On March 3, 1952, I started my working career as a Sheet Metal Assembler and Riveter at the McDonnell Aircraft Corp. (later McDonnell-Douglas, now Boeing), near St. Louis. My starting salary was $1.40 an hour, and after an eight month probationary period I received an increase of eight cents per hour – along with an application for membership in Local 837 of the International Association of Machinists. Union membership was not an option. The union had a "closed shop" agreement with McDonnell and if you wanted to work there you were obliged to join the union.

From the very first day I had difficulty figuring out exactly what benefit I derived from joining the union because the only time we ever heard from the union or saw them in action was when the foreman tried to fire someone. I was taught to always give my employer at least eight hours of my best effort in exchange for eight hours pay, so it was a bit of a surprise to learn in my first week on the assembly line that there is an entire subculture in our society within which the principal goal is to receive the maximum amount of pay for the least amount of work.

There were people on the assembly line who would report for work at 7:30 AM, unlock their tool boxes, work for thirty minutes or an hour, disappear to the lavatory, smoke and shoot craps until 11:30, work for a half hour, and go to lunch. Returning from lunch, they'd work for a half hour or an hour, disappear to the lavatory, shoot craps and tell fish-stories until 3:30, gather up their tools, lock their tool boxes, and be first in line to punch the time clock at the 4:00 o'clock shift change.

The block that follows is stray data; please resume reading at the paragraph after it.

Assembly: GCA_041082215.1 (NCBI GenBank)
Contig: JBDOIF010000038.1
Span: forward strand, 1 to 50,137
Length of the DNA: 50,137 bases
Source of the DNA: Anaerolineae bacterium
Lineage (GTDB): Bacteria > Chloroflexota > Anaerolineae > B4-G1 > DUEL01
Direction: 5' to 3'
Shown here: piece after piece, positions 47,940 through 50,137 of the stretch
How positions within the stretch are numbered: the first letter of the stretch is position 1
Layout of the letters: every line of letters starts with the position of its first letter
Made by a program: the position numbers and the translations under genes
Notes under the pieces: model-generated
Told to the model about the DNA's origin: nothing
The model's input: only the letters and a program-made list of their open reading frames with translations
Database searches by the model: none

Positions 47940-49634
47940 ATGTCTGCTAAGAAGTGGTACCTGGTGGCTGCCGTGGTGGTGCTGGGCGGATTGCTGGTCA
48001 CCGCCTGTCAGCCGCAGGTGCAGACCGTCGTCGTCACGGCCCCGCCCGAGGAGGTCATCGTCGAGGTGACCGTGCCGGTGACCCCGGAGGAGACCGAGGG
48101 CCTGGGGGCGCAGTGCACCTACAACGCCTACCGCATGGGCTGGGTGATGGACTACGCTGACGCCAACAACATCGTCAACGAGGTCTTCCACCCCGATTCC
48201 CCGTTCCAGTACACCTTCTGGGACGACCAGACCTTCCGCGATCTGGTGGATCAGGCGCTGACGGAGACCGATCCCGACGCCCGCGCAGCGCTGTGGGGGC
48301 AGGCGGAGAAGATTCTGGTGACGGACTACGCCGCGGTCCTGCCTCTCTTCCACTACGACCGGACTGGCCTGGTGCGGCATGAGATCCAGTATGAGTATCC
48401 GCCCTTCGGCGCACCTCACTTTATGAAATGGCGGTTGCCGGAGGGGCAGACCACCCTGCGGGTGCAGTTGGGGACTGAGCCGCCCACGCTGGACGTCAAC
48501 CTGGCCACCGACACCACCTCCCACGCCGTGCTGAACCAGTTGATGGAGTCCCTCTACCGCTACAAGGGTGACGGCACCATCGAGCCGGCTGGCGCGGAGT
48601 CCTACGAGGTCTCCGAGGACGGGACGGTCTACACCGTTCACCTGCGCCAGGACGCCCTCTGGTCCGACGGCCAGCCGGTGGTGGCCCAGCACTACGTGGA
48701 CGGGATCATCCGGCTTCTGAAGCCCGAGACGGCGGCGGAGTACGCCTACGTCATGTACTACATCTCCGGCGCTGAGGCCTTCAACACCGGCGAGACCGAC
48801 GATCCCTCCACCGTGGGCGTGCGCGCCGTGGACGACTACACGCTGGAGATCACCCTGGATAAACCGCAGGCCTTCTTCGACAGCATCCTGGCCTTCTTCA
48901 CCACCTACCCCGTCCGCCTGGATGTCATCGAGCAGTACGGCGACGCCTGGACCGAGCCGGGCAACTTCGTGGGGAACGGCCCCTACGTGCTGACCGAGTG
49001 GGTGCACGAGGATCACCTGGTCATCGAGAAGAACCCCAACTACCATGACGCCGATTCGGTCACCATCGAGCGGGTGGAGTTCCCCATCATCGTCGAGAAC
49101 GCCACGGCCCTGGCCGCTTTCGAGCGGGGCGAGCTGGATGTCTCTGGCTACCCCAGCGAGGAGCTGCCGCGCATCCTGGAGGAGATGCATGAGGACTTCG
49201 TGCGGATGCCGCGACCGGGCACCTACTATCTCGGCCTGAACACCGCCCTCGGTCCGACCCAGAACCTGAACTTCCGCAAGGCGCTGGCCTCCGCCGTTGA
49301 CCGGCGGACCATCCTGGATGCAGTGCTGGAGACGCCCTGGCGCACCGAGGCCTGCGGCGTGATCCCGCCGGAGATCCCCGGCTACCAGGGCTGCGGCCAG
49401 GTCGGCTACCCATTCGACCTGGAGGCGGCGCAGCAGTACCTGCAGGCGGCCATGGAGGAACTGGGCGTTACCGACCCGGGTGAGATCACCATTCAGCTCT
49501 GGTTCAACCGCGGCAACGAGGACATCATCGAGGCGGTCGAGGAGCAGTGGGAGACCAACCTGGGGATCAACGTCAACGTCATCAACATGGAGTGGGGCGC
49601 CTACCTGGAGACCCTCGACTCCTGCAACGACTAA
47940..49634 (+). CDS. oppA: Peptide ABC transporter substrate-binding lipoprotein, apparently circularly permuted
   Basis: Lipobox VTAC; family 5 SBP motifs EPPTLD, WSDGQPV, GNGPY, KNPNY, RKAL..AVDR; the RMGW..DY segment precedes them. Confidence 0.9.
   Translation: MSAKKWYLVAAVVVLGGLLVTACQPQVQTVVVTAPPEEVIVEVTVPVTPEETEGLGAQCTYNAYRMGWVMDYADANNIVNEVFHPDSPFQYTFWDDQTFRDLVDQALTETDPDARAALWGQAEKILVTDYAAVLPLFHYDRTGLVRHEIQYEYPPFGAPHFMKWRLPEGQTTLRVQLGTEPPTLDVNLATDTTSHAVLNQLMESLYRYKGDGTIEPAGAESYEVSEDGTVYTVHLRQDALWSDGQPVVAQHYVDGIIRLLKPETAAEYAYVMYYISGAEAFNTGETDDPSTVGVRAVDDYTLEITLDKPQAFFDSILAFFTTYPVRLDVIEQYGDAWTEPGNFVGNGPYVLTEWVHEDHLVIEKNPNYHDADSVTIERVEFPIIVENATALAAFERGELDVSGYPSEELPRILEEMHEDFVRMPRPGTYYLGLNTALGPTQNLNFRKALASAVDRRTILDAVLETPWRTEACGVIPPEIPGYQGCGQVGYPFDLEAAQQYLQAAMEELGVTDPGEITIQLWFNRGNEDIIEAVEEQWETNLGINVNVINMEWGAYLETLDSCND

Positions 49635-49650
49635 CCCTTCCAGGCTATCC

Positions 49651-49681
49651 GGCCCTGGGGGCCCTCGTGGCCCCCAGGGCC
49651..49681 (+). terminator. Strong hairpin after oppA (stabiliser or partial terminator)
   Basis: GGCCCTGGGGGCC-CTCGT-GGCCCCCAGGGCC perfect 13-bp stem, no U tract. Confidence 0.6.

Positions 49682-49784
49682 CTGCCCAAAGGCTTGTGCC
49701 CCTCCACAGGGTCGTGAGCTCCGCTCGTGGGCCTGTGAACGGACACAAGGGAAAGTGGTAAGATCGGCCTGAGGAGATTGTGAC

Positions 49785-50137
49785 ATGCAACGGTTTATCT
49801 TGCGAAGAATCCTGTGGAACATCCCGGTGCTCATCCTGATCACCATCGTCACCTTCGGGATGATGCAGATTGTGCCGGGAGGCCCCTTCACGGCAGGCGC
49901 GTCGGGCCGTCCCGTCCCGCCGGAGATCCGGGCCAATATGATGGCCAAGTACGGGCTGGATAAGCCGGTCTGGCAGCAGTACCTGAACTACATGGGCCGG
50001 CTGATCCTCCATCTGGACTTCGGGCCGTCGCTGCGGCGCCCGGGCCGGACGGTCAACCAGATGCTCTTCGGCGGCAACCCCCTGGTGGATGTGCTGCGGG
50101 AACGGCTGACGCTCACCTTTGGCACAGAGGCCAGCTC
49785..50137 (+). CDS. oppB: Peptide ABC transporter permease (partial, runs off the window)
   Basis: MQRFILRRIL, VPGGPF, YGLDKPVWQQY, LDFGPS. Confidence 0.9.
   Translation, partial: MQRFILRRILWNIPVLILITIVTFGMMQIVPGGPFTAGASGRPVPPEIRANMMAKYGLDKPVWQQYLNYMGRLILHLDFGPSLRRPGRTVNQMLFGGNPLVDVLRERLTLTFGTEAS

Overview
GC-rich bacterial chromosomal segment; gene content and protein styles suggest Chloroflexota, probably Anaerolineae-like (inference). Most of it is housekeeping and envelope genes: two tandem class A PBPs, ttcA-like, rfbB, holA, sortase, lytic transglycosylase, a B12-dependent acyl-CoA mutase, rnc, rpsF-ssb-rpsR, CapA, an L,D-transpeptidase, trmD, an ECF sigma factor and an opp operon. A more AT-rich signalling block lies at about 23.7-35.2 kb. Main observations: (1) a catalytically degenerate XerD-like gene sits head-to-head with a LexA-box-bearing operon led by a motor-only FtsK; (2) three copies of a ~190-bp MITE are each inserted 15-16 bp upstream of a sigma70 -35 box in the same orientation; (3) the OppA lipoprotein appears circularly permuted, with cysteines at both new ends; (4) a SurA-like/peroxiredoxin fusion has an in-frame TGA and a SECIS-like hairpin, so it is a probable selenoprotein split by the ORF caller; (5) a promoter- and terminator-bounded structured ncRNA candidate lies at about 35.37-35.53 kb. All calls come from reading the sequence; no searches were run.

Whenever the company tried to fire one of the slackers the union immediately came to his defense, threatening a strike, and he'd be reinstated, with back pay. And when the union negotiated a new contract the slackers got the same pay increase as those of us who put in a full day's work, every day. We were building F-101 Voodoo fighter aircraft for the Air Force, and F-3H2 carrier-based Demon fighters for the Navy. When I understood the priorities of some of my co-workers I feared for the lives of the men who strapped themselves into the seats of those planes.